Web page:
Loading ...
Sorry, an error occurred while loading the content.
 

Tranquil public transport

Expand Messages
  • Telfer
    Travelling to work by train, underground or bus, even if sometimes crowded has always bestowed the benefit of being able to relax with a book, newspaper or
    Message 1 of 2 , Sep 2, 2001
      Travelling to work by train, underground or bus, even if sometimes crowded
      has always bestowed the benefit of being able to relax with a book,
      newspaper or your own thoughts.

      Not for much longer if the market researchers, PR and admen have their
      way-which of course they will given the shape of society as it is now and
      becoming more so.

      I have often been grateful over the past 12 years, car-free and travelling
      in some tranquility to work variously by bus, metro, minibus sometimes even
      tram and ferry.

      Here in Hong Kong there are many public transport options which might be
      the envy of certain other cities. Here there's a fast clean efficient metro
      system, ancient but characterful, trams ,ditto ferries , many
      double-decker buses, popular and flexible haildown minibuses
      plying fixed routes.......

      But we are now having our journeys polluted by annoying, noisy TV
      "infotainment" (ugh) on board.

      If the stories I read about car commuting being curbed in the Uk are true,
      and if there is ever a significant switch by large numbers of people to
      public transport my guess is that the parasitic pseudo-professions of market
      research and advertising will be angling to push advertising of this kind in
      your face on the buses and trains there as well.
      In Hong Kong despite much protest the transport companies and the
      Government claim this annoying trash is accepted by 80% of the public so we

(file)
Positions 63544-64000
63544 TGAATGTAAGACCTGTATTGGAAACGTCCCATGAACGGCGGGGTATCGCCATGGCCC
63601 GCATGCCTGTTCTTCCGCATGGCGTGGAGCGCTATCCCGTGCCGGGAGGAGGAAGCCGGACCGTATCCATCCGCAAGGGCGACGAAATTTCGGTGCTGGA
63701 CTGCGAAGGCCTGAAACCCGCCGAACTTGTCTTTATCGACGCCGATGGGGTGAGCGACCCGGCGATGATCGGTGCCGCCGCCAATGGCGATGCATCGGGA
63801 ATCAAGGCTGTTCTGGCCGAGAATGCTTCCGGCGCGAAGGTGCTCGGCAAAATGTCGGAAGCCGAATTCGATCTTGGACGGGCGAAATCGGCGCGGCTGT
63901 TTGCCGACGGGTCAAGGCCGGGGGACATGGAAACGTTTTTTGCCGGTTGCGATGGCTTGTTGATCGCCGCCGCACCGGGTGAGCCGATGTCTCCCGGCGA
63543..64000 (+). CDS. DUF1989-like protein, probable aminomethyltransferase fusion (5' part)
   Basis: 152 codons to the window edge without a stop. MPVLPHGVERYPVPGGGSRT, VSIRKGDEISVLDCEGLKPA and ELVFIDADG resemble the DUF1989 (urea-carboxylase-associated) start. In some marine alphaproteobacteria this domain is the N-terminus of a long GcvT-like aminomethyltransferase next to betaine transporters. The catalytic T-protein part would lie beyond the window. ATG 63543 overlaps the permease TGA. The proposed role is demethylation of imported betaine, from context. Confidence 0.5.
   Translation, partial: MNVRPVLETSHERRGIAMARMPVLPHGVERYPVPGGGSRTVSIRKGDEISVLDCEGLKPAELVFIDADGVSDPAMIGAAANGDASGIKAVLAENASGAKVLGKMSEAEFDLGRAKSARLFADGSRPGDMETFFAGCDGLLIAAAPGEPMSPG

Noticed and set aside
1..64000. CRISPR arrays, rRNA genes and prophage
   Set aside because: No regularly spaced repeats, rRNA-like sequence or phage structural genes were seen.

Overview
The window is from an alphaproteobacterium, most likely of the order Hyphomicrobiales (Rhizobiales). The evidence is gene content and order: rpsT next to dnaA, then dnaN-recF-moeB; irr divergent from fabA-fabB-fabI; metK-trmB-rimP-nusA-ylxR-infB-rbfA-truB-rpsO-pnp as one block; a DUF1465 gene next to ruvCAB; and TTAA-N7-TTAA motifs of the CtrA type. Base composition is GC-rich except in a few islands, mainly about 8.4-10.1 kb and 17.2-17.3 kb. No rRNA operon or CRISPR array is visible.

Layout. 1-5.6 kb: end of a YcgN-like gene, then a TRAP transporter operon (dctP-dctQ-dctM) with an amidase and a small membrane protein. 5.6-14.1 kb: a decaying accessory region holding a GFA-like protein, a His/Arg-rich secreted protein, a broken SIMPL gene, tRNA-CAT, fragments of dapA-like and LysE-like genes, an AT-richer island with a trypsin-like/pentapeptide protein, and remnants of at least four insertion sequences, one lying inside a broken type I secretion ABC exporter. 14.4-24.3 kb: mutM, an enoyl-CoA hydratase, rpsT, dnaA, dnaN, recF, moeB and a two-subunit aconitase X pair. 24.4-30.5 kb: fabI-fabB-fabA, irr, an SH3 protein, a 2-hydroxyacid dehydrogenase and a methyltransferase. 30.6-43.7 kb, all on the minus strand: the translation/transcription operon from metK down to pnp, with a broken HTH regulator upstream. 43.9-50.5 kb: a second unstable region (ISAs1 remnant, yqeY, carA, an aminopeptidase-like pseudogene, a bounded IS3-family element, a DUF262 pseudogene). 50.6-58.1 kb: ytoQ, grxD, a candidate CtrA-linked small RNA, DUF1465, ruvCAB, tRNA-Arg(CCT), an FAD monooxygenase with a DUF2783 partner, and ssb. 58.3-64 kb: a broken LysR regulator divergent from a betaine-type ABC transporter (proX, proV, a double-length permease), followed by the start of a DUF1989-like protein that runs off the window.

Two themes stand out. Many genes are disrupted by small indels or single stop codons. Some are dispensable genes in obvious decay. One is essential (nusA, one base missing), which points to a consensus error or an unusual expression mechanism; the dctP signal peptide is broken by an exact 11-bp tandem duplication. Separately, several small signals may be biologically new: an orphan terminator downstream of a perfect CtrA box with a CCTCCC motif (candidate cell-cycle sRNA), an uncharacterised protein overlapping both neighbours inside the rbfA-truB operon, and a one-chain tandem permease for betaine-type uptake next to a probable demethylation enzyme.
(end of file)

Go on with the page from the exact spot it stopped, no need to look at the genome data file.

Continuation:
ALL have to suffer it.
      I fear this is a sign of the times, because whilst it is obviously
      motivated by greed and profit ( and the mind boggles as to how such trashy
      advertising can actually influence people to buy, but it must, presumably)
      it is justified by the claim that revenues are used to finance the transport
      system. "What do you want? Higher fares and worse service, or bombardment by
      advertising?" seems to be the presentation.

      We have already come to accept huge advertising pressure over the years
      apparently uncritically, in many areas of life that we are coming to accept
      the unnacceptable.

      Another justification for the so-called multi Media Onboard blitz is that
      it has allegedly to do with introducing something called Global Positioning
      Systems into the bus, which of course is essential for our well-being. Can
      someone please tell me what the hell is this? What does this kind of
      information overload have to do with a bus commute?

      Does it mean we're supposed to be grateful for
      being forced to watch weather and traffic information as well as the pop
      videos and ads?

      Some years ago when i was even less wise that i am now, i was a member of a
      club with a gym and used to jog on a treadmill, cycle on an excercise bike
      and suchlike lunacy. I used to always complain about the jangling thudding
      noise of disco type music blaring through loudspeakers which is
      apparently highly desirable amongst the users of such gyms. I was told if i
      didnt like it to bring a walkman to drown out the noise with more noise.
      I stopped using the gym and started jogging the streets and eventually have
      found out that it has all been part of a greater plan for me to rediscover,
      after nearly 40 years the pleasure of cycling.

      If I now feel strongly enough about this, to find ways of shunning the
      admen perhaps it is a higher power guiding me to go the whole hog and cycle
      to work instead of using public transport. Why not?

      Only that it will necessitate a long ride in some of the most